Supreme Court to Decide Trademark Licensee Rights in Bankruptcy Suit
The United States Supreme Court will hear arguments over whether a trademark license agreement remains enforceable after a trustee’s refusal to honor the agreement upon the company’s filing of bankruptcy.
In Mission Product Holdings v. Tempnology, Mission Product Holdings (“Mission”) and Tempnology agreed to a trademark licensing agreement where Mission would be able to sell Tempnology’s patented and proprietary products in conjunction with use of the Tempnology trademark.
Trademark License Thrown Out in Bankruptcy
Tempnology, however, ended up filing for bankruptcy. In the bankruptcy estate proceedings, the trustee chose to reject the trademark license agreement, relying on Section 365(a) of U.S. Bankruptcy Code, which gives trustees the power to refuse to honor executory contracts. By contrast, Mission argues that the licensing agreement should fall under the many bankruptcy statutory exceptions included in Section 365(a) that allows specific types of contracts to retain specific rights to be exercised. In this case, Mission is liking to draw comparison to courts having allowed patent license rights to be exercised. Tempnology, however, may point out that Congress had, at one point, specifically considered whether to include trademark licenses under the allowable exceptions but ultimately chose not to do so.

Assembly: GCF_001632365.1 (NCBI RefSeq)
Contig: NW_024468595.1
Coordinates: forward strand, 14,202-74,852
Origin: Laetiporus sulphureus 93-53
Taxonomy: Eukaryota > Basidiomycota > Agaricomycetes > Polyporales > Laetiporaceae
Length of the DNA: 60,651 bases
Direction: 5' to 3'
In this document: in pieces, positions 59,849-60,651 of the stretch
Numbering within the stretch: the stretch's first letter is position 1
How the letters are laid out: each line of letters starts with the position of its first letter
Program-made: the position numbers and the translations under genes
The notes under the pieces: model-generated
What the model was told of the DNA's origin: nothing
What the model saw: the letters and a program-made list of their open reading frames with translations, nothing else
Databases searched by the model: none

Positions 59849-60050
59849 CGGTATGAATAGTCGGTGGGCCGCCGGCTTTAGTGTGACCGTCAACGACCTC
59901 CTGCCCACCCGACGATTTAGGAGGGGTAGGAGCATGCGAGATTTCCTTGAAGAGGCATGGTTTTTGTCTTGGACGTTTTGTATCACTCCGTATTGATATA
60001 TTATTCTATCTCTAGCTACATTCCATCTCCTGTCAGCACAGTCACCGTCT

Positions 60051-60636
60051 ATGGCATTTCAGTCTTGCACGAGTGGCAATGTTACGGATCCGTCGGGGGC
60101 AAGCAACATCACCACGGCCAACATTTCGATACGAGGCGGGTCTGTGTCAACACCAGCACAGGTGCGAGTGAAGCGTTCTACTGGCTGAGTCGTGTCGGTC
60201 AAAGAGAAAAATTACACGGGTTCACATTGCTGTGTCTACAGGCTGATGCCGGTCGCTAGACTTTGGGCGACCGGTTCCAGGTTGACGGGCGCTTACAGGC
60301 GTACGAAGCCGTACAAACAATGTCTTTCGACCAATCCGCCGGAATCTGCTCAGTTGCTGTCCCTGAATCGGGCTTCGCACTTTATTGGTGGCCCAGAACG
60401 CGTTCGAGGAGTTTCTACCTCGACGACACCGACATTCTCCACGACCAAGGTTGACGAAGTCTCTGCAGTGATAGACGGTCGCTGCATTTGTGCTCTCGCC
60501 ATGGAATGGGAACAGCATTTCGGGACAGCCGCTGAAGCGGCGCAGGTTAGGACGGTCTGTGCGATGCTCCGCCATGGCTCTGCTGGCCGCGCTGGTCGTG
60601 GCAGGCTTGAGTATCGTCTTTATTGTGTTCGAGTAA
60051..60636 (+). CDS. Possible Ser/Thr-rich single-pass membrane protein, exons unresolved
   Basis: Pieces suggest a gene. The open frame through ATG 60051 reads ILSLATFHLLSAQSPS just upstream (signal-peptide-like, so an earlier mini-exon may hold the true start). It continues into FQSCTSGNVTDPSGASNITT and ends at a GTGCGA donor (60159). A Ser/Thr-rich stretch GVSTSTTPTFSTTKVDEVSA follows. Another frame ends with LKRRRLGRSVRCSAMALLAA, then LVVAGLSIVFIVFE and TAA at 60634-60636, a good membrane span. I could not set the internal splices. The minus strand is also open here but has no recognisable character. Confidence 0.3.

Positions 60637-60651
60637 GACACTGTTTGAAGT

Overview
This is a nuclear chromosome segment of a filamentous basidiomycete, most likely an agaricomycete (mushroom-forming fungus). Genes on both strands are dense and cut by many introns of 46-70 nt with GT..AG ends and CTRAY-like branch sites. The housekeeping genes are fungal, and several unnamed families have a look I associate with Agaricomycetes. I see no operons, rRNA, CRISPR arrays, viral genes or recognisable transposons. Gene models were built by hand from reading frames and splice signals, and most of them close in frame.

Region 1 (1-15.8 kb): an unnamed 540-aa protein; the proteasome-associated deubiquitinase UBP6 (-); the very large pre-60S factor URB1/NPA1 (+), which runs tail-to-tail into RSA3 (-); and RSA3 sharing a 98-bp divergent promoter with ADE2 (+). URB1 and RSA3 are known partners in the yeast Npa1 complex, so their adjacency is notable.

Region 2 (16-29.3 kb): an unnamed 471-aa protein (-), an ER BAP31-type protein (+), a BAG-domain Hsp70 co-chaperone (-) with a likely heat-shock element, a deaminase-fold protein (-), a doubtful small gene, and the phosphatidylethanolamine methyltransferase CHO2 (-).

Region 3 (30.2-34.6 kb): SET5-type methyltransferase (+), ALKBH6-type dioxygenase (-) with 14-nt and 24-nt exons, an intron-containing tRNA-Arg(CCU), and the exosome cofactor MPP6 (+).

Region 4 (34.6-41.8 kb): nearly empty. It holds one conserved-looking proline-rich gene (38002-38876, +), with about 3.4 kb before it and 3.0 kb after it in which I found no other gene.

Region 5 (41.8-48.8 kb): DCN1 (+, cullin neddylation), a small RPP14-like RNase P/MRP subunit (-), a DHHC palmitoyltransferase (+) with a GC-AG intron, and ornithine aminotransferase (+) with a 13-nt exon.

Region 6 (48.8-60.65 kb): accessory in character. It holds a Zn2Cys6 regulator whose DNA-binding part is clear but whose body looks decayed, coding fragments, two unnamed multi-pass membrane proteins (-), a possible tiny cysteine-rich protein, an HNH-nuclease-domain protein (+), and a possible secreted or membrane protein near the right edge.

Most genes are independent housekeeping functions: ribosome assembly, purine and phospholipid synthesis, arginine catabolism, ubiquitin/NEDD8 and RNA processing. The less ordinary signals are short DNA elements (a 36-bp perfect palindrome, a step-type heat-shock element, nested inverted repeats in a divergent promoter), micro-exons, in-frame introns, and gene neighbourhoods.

Before the Supreme Court, Mission is expected to argue that Tempnology’s rejection and bankruptcy filing should not qualify as legal termination of all existing licensing rights in the agreement. While the lower district courts have ruled in Tempnology’s favor, the Supreme Court has agreed to review the trademark licensing aspects of the suit and hear arguments this week.
INTA Suggests Bankruptcy Trustee’s Rejection of Trademark License Unfair
Intellectual property attorneys are closely following the case, and amicus briefs have already been filed by a number of high-profile intellectual property organizations. Specifically, the American Intellectual Property Law Association (“AIPLA”), the Intellectual Property Owners Association (“IPO”), and the International Trademark Association (“INTA”) have all submitted briefs to the Supreme Court in conjunction with the suit. For its part, INTA has suggested that the Supreme Court deciding in Tempnology’s favor would mean that a bankruptcy trustee’s rejection of a trademark license agreement would unfairly allow for breach of the obligations by the licensor and unfairly deny the licensee’s right to continue use a properly licensed trademark.
Although some experts believe that Congress’s previous choice to not include trademark licenses in the exceptions to Section 365(a) will ultimately prove most persuasive to the Supreme Court, others note that the current Supreme Court has been more than willing to break with decades of trademark law precedent, dramatically overturning and reshaping trademark law with new and recent landmark decisions.
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